The room, built by Dave, served as a training area for Jordy, who is now 19, and her brothers Bryson, Broden and Hayden, who are 15, 17 and 21, respectively. Along with a row of weights, benches and workout machines, a long hallway ends at a block wall scribbled with Sharpie Xs, dedicated for target practice in Bahl’s makeshift bullpen.

                                                                                Broden’s bedroom is also in the basement, and after climbing out of bed on three hours of sleep after a night of video games, he scolded Jordy for waking him up with her loud country music. Fed up, the pair hurled insults back and forth, before Broden issued a challenge.

                                                                                “I bet you can’t beat me in a race,” he said.

                                                                                Immediately, they sped outside to set up orange, plastic cones for a 40-yard sprint. Awakened by the commotion, Dave surveyed the impromptu race from the front porch.

                                                                                “Broden absolutely smoked her,” Dave said. “She doesn’t like to lose, so that was already 10 degrees of ugly right there. So, then Jordy said, ‘Well fine, I bet I can beat you in a long-distance race.’”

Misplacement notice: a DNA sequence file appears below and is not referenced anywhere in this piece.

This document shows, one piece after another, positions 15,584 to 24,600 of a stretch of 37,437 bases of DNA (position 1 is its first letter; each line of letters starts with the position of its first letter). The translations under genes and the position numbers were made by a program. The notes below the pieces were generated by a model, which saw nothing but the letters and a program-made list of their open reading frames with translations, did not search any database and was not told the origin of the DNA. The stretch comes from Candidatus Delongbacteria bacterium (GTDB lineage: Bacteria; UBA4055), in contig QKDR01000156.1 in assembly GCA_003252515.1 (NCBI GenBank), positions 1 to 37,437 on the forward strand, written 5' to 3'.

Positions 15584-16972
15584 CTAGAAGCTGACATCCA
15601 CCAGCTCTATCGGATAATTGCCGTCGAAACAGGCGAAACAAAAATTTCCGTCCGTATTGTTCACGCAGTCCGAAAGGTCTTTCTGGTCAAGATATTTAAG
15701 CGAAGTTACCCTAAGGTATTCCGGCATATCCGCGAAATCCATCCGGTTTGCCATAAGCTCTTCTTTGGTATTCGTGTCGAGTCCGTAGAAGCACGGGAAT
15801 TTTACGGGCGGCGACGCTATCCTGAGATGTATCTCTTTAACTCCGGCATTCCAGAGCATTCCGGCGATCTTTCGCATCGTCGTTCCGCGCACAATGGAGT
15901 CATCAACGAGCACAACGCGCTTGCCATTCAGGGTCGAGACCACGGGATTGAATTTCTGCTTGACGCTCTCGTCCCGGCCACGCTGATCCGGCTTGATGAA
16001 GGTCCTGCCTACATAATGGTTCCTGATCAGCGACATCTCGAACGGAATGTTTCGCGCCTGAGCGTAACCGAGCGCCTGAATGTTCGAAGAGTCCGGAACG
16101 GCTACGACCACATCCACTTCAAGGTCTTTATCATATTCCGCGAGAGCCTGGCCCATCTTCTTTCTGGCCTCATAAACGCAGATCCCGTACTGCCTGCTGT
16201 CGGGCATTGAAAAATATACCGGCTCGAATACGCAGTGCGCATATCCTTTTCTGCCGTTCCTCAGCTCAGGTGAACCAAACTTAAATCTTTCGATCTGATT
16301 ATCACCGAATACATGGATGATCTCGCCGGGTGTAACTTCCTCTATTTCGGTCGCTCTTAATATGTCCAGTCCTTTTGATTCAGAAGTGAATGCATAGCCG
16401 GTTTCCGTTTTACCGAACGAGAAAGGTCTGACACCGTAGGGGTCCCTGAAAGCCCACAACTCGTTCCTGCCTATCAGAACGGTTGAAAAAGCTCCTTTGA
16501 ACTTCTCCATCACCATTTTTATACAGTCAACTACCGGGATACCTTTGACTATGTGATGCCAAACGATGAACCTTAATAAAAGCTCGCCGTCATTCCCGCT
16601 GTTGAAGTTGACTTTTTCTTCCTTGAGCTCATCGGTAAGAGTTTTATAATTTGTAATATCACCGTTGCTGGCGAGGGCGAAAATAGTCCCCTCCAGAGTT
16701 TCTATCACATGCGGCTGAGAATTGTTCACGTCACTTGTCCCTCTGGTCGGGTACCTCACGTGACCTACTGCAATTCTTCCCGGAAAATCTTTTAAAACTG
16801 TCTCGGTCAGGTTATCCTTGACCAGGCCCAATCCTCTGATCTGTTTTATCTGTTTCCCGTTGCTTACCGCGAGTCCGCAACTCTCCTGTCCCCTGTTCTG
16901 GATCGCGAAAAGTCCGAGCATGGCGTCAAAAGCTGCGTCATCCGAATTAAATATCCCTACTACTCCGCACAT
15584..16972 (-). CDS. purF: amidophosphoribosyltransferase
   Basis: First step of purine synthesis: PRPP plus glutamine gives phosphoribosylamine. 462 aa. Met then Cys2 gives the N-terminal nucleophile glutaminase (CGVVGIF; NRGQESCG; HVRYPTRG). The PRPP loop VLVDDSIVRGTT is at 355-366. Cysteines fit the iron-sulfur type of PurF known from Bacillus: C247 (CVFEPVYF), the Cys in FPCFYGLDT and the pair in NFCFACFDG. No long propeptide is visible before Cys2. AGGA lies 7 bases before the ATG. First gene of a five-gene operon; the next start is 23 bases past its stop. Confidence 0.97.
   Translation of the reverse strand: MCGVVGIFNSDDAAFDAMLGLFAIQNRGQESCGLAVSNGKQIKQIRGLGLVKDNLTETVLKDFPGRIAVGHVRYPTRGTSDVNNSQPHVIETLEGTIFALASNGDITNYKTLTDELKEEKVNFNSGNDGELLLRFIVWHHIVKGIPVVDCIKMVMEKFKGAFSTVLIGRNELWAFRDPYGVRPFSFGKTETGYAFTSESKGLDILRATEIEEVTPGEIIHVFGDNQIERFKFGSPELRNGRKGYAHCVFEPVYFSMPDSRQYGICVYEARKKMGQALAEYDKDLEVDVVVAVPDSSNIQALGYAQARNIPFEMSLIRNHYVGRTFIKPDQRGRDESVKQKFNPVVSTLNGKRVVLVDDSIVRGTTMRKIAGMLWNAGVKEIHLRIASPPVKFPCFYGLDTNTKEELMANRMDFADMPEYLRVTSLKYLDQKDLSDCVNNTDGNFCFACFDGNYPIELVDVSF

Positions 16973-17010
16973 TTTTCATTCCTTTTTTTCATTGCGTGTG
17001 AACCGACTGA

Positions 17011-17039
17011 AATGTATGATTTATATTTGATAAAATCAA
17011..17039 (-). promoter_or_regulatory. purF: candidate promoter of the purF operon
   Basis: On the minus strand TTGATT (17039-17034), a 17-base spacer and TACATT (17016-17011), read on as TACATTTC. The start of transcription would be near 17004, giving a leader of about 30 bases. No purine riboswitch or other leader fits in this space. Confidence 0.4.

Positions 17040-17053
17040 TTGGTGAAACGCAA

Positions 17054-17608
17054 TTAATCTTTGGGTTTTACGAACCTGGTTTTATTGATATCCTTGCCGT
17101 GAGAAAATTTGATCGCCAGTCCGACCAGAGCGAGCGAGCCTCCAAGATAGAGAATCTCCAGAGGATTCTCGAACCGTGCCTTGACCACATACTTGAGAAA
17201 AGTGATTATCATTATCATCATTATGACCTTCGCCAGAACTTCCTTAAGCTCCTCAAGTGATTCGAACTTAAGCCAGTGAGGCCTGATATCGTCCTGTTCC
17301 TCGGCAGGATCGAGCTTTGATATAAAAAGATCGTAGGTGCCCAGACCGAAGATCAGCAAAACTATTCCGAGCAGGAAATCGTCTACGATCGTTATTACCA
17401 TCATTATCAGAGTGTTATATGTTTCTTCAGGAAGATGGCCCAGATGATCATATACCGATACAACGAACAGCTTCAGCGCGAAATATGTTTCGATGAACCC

After mapping out a two-block path for the second contest, Broden again won. Jordy, tapping into her Jordan-like pettiness, didn’t talk to her brother for nearly three weeks.

                                                                                Those races notwithstanding, Jordy usually holds her own against her brothers. Whether it was two-touch football — which quickly escalated to tackling — wiffle ball or pickup basketball, she always challenged them.

                                                                                “We go at each other pretty hard,” Hayden said. “Most of the time it ends up not ending too well because we go a little too hard. It’s just (that) competitive nature. It's in all of us, and it's been a little more difficult on her, being the only girl, because she's got three brothers to deal with, who maybe take it a little too far sometimes. But, she's always held her own in every regard.”

                                                                                Hayden formerly pitched for Nebraska-Omaha before retiring due to injury. Broden and Bryson are standouts on Papillion LaVista High School’s football and basketball teams, respectively.

                                                                                The origin of the siblings’ competitive nature lies with Dave, though. He played defensive line for NAIA Doane College in Crete, Nebraska, and is now a firefighter.

                                                                                Following 24-hour shifts at the station, Dave would get off at 7 a.m. and take Jordy to pitching lessons from age 7 to 16. There, Darren Dubsky, Jordy’s pitching coach for 11 years, directed her technique as Dave crouched 43-feet away, catching and recording notes for more practice at home.